Woody Allen used to make funny movies. Once in a while he makes magical movies, like Midnight in Paris. Then he makes movies like Irrational Man. Joaquin Phoenix and Emma Stone get the bulk of the screen time and share narrator duties as we switch from one point of view to another. Irrational Man is a very workmanlike film. Woody knows how to make movies now and he goes through the motions here.
The story features a depressed philosophy professor at a small college. He is a little soft around the middle and projects an air of sorrow everywhere he goes. So naturally, two women throw themselves at him the moment his bags are unpacked. One is a woman close to his own age, a fellow teacher at the college. The other is a student who finds his deep brooding irresistible. Both women are already in relationships and both leave their partners in favor of the moody philosopher.
About half way through the standard college story, our hero is out on a date with the student and they overhear a woman talking about how unfair life is and how she is being cheated by the justice system and one judge in particular. The Professor decides to do something about it.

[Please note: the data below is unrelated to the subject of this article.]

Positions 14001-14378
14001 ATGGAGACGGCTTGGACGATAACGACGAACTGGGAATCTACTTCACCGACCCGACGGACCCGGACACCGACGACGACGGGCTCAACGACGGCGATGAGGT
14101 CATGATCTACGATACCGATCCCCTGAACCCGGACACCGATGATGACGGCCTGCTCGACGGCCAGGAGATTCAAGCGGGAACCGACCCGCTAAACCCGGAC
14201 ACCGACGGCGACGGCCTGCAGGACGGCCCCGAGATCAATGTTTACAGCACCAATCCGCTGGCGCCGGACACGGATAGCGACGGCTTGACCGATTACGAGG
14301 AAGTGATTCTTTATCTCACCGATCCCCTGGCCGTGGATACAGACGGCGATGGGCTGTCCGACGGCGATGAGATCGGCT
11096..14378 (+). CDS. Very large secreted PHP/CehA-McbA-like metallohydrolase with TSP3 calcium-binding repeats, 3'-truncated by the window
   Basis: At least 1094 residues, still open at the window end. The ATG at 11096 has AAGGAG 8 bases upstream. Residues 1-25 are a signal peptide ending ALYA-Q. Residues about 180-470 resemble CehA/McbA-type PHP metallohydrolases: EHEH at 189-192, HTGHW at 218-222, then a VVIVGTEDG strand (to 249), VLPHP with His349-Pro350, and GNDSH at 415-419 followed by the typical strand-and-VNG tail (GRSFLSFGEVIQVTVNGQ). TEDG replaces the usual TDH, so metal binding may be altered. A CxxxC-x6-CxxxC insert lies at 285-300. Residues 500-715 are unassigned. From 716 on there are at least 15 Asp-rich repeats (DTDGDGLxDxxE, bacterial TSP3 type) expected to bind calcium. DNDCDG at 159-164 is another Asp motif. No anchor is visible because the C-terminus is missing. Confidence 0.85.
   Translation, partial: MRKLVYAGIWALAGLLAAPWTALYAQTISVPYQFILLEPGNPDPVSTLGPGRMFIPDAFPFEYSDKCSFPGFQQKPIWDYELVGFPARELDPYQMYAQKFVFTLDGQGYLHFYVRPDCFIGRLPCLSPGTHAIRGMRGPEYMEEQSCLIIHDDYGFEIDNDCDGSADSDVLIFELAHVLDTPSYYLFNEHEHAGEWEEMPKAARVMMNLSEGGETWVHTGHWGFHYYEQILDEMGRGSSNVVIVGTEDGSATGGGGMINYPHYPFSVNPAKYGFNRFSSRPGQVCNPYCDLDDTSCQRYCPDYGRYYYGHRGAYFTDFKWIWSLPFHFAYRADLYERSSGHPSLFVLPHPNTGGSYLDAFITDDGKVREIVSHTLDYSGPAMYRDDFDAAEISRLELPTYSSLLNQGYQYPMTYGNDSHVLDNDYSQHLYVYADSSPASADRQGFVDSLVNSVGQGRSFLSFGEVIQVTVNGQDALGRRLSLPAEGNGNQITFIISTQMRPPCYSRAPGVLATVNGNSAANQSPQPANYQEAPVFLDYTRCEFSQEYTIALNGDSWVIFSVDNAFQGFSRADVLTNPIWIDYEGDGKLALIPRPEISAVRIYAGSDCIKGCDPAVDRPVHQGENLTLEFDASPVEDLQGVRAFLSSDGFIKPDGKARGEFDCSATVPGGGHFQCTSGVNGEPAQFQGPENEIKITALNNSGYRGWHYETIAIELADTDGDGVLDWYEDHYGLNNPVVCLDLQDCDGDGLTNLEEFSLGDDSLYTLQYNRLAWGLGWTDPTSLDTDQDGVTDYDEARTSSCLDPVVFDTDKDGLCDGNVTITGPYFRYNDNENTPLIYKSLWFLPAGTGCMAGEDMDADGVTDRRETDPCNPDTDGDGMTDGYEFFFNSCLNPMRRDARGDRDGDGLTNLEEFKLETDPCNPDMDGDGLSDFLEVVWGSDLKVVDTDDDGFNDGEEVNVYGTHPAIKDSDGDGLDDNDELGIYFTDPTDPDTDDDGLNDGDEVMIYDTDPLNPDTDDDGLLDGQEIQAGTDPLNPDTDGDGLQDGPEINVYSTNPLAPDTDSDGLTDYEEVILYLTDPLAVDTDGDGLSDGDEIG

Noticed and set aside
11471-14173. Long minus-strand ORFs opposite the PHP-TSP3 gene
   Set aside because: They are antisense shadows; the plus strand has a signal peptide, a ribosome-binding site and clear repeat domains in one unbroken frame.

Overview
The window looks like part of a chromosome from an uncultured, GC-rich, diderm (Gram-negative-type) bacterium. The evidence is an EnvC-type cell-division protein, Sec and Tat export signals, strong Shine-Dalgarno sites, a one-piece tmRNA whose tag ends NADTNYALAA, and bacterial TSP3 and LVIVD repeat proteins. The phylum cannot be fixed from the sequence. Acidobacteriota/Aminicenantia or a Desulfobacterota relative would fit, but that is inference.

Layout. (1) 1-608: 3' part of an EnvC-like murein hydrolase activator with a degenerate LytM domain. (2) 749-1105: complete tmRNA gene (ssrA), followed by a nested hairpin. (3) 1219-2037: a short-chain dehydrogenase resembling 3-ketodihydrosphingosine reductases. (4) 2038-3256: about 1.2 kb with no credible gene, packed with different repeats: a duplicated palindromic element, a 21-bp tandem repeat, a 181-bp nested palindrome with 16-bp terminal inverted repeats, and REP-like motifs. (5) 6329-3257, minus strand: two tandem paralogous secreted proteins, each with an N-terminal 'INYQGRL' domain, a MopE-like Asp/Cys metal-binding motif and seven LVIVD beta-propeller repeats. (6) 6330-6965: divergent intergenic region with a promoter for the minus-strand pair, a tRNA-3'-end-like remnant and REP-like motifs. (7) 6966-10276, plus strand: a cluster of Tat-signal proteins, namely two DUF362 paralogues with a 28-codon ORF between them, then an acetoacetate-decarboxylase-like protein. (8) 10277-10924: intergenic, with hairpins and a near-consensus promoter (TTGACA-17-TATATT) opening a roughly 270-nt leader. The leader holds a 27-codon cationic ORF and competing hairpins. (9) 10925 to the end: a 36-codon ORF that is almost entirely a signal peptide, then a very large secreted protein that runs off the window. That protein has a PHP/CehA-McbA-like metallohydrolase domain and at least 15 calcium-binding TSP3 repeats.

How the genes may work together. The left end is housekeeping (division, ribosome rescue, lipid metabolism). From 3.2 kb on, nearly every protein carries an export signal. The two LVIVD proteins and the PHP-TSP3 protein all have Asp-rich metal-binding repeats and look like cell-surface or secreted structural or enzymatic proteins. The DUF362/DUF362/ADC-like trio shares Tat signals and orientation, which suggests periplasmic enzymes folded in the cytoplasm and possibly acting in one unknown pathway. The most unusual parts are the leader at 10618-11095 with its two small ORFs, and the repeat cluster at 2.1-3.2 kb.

This decision brings our hero back to life. He finds that he can write again, make love again, do deep research again, teach with passion again. He stalks the Judge and there are several tense moments as he puts his plan into action.
The rest of the film is about his young lover’s reaction to what he has done. This leads him to decided that he has to do something about her as well. The ending is a bit shocking and a nice twist in the tale. There was room for even one more twist, but I guess Woody decided not to push his luck.
Irrational Man looked good, the acting was good, and the music was interesting. It was not one of Woody’s better films, but then, I didn’t like Blue Jasmine and Cate Blanchett won an Oscar for her role in that film.